Apple has filed for a patent (number 20190158552) for a network media device that pulls multimedia data from one or more sources (e.g., a multimedia website or a multimedia server computer) at a first time, stores it to long-term storage within the device and transmits the stored multimedia data to one or more designated multimedia playback devices at a second time.
It hints at an Apple NAS device/home server, something I’ve long wanted. (The iServe, perhaps?) Imagine a range of iServe appliances, all based on the Mac mini form factor, that provide services throughout homes such as always-on Siri. With microphones distributed throughout a home, it would be easy and useful to have this capability.
This may or may not be what Apple has in mind, but this isn’t the first patent filing involves a home media server. In the latest patent filing, the tech giant notes that with the increasing capacity and capability of personal computers, as well as improved multimedia interfaces for these computers, it has become popular to use personal computers as a repository for multimedia content, such as songs, movies, etc.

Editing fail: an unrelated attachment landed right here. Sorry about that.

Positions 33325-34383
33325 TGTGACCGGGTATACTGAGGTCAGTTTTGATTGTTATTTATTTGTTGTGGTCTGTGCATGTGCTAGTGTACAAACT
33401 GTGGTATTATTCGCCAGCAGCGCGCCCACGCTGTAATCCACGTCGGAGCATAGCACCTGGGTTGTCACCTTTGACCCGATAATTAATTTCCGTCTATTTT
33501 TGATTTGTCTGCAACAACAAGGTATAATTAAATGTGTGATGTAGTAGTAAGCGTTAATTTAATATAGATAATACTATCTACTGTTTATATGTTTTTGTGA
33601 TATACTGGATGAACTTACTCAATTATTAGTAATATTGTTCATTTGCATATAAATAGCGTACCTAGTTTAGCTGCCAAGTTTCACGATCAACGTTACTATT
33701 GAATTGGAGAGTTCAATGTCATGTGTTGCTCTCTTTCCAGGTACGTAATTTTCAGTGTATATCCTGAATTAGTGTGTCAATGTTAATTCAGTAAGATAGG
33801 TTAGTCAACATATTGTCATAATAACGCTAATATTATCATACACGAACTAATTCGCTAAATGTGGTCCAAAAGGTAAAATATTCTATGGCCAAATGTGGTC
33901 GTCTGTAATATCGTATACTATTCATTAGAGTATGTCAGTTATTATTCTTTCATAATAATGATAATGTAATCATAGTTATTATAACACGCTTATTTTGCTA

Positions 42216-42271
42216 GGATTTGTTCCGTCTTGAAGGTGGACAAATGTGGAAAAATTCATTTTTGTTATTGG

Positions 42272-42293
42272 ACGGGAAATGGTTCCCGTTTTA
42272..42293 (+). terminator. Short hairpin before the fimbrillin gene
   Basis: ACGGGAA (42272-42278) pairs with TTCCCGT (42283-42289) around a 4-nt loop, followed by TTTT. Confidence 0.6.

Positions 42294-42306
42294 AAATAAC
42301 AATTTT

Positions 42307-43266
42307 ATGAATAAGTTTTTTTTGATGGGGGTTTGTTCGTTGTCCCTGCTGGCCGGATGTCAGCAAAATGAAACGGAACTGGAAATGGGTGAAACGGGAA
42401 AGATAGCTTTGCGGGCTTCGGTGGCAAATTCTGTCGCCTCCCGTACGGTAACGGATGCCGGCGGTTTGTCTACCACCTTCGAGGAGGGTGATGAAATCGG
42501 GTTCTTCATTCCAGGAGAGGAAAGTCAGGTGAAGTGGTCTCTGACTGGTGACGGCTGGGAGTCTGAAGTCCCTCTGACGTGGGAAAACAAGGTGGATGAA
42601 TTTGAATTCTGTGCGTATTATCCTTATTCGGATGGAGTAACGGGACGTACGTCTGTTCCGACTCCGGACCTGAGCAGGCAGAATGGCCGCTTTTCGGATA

Services such as iTunes and the substantially unlimited storage space provided by modern personal computer systems has resulted in an environment where many consumers use their personal computer as their primary vehicle for obtaining, storing; and accessing multimedia information. Apple says that, because consumers may access their multimedia content at virtually any time of the day, however, this implies that one’s personal computer system must be powered and operational at all times.
What’s more, consumers may prefer to experience certain media content, particularly video content such as movies, using more entertainment-oriented devices; such as home theater systems, which typically include larger screens and higher fidelity audio systems than personal computer systems. Apple says it would be beneficial to provide a mechanism whereby a consumer could off-load, over a computer network, specified multimedia content to a playback device that could at a later time, send the information to conventional entertainment devices such as stereo equipment, televisions, home theatre systems, etc.
Of course, Apple files for — and is granted — lots of patents by the U.S. Patent & Trademark Office. Many are for inventions that never see the light of day. However, you never can tell which ones will materialize in a real product.
This article was originally posted here